To love your wife is good; to love your State is good, too. But if it comes to a question of survival, you have to love one better than the other. Also, better than yourself. It was simple for the enemy;...
To love your wife is good; to love your State is good, too.
But if it comes to a question of survival, you have to
love one better than the other. Also, better than
yourself. It was simple for the enemy; they
knew which one Aron was dedicated to....
The thunder of the jets died away, the sound drifting wistfully off into the hills. The leaves that swirled in the air returned to the ground slowly, reluctantly.
The rocket had gone.
Aron Myers realized that he was looking at nothing. He noticed that his face was frozen into a meaningless smile. He let the smile slowly dissolve as he turned to look at his wife.
She was a small woman, and he realized for the first time how fragile she was. Her piquant face, framed by long brown, flowing hair, was an attractive jewel when set on the plush cushion of civilization. Now her face, set in god-forsaken wilderness, metamorphosed into the frightened mask of a small animal.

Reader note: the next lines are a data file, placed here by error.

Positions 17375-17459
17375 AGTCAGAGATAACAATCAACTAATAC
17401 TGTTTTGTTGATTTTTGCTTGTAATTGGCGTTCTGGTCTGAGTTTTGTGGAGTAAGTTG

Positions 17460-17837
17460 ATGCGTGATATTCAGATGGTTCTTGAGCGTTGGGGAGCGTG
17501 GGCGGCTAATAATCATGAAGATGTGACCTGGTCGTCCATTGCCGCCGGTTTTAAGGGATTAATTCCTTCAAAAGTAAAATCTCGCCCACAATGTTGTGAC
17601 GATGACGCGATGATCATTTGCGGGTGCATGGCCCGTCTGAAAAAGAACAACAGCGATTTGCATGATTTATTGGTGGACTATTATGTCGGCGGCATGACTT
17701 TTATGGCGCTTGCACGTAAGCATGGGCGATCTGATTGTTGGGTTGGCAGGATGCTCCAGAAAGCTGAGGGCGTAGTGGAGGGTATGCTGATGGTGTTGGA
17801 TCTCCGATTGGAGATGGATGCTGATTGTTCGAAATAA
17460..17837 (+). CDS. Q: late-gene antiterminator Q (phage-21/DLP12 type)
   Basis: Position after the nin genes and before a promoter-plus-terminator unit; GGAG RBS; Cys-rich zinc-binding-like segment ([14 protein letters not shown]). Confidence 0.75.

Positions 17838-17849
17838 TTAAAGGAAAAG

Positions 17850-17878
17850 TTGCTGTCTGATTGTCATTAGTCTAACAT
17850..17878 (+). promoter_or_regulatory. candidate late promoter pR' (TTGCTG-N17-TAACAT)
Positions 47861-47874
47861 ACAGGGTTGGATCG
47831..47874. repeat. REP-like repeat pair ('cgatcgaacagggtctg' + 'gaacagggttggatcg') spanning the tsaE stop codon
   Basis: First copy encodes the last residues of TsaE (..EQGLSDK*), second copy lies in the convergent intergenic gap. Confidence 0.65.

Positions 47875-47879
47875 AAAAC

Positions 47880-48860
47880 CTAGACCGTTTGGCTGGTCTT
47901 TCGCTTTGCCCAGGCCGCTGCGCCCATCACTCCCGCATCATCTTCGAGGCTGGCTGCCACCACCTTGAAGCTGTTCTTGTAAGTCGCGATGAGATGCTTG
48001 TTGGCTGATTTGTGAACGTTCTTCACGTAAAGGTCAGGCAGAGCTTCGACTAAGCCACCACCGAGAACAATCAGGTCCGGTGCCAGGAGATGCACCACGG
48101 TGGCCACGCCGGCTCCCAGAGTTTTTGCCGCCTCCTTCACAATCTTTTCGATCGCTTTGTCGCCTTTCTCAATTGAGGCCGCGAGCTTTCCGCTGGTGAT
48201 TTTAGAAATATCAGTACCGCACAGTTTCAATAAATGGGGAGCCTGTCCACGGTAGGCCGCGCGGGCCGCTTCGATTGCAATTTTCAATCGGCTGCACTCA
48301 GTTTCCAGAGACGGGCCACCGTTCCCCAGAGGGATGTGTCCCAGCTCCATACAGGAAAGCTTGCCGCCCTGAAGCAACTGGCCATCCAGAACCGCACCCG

They were alone.
Two human beings alone on this wild, lonely planet. Aron's mind suddenly snapped from that frame of reference—his subjective view of their position—to the scale of galaxies. It was a big planet to them, but it was a marble in the galaxy that man had discovered and claimed, and was now fighting with himself to retain. This aggregate of millions of pebbles was wracked with the violence of war, where marbles were more expendable than the microbes that dwelt on them.
The two walked hand in hand away from the meadow where the ship had been. The feeble wind snuffled at the scraps of paper and trash, the relics of man's passing.